Baylor B-TRUE Summer Fellows Program Expands Innovative Research

October 2, 2019
B-TRUE

baylor.edu/research

About B-TRUE

The Baylor Transdisciplinary Undergraduate Research Experience (B-TRUE) Summer Fellows Program sponsors undergraduate fellows to conduct summer research in one of six areas of study — biology, physics, chemistry and biochemistry, environmental science, geosciences and psychology and neuroscience — to encourage students to solve complex problems through cross-disciplinary research. The intensive 10-week program, which began in 2017, prepares undergraduate students for rigorous research experience across the life and physical sciences and top-quality graduate programs.

“When B-TRUE was created, we wanted the students to immerse themselves in research and help them see all the possibilities out there. Undergraduate research is an excellent way for our students to discover their potential,” said Dr. Rizalia Klausmeyer, director of the Office of Undergraduate Research and B-TRUE program coordinator. “Some of our alumni have decided to go to graduate school after Baylor and we have some that are planning to go to medical school with the desire to keep doing research. All we do, we do for our students.”

Undergraduate Research and Illuminate

A transformational undergraduate experience as well as research and scholarship are two of the four pillars of Illuminate, Baylor’s academic strategic plan. The B-TRUE program advances the goals of Illuminate by equipping undergraduates with opportunities that increase the value of their experiences and grows research in several fields. Summer programs like B-TRUE build up skills and qualities in students which prepare them for worldwide leadership.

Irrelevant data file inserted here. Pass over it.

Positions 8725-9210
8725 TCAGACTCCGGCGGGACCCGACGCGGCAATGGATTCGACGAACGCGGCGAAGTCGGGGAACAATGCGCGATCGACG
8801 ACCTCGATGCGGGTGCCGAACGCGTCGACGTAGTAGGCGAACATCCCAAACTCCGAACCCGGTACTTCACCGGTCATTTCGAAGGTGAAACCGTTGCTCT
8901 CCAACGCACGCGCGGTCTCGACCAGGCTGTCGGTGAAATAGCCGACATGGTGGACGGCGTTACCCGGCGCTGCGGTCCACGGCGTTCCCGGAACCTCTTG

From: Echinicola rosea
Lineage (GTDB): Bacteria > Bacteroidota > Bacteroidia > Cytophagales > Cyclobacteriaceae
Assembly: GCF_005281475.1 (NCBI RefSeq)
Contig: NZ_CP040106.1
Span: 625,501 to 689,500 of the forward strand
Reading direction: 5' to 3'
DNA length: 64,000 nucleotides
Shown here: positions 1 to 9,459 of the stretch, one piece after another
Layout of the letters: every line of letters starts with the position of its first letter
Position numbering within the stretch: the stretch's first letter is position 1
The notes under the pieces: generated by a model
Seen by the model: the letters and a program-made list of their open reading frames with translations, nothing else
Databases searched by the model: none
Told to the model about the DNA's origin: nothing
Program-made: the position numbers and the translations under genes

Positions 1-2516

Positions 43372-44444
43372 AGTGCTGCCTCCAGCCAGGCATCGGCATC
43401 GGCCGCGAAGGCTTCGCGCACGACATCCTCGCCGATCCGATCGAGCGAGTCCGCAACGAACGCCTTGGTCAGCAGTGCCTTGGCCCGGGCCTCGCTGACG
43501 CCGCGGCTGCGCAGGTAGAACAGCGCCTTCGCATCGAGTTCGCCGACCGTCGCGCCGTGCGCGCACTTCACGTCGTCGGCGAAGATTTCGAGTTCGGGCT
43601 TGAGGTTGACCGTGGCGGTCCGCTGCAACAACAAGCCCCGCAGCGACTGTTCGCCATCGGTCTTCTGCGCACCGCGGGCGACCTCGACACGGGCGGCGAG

Baylor students participating in the program for the summer of 2019, including Emma Fraley and Roger Neuberger, get a representative sense of what graduate school and a career in academic research would be like. From the beginning, the program has made an effort to draw a diverse cohort. This summer, two students from the University of Puerto Rico joined the program. Dr. Klausmeyer expressed efforts to draw students from historically minority-serving institutions to increase program diversity.

B-TRUE immerses students in a rigorous but encouraging setting that boosts skills like scientific literature comprehension and interpretation, transdisciplinary approaches and familiarity with a wide variety of research. The program ends with student research presentations open to the public. The culmination of a poster day gives students the opportunity to experience and navigate discussing their research efforts with others.

B-TRUE Student Profiles

EMMA FRALEY
Year: Junior
Major: Science Research Fellow concentrating in biology

Which research faculty do you get to work with?
Dr. Kelli Barr, professor of biology

What research project are you working on this summer?
We study the arboviral pathogenesis of neural stem cells, meaning we study how viruses infect brain cells.

Why do you think this research matters?
Arboviruses are becoming increasingly common, including Zika, West Nile and Chikungunya, which I study. We’ve seen how Zika affected thousands of mothers and their babies in South America, which really shows just how important this research is to people around the world. Understanding how these viruses affect the brain could one day help us find a cure.

What made you want to get involved in B-TRUE?
Summer is a great time to do undergraduate research because instead of balancing research with schoolwork, volunteering and working, I can dedicate a full 40 hours per week to the lab. This helps me gain a more realistic understanding of what academic research looks like as a career and if this is the career path for me.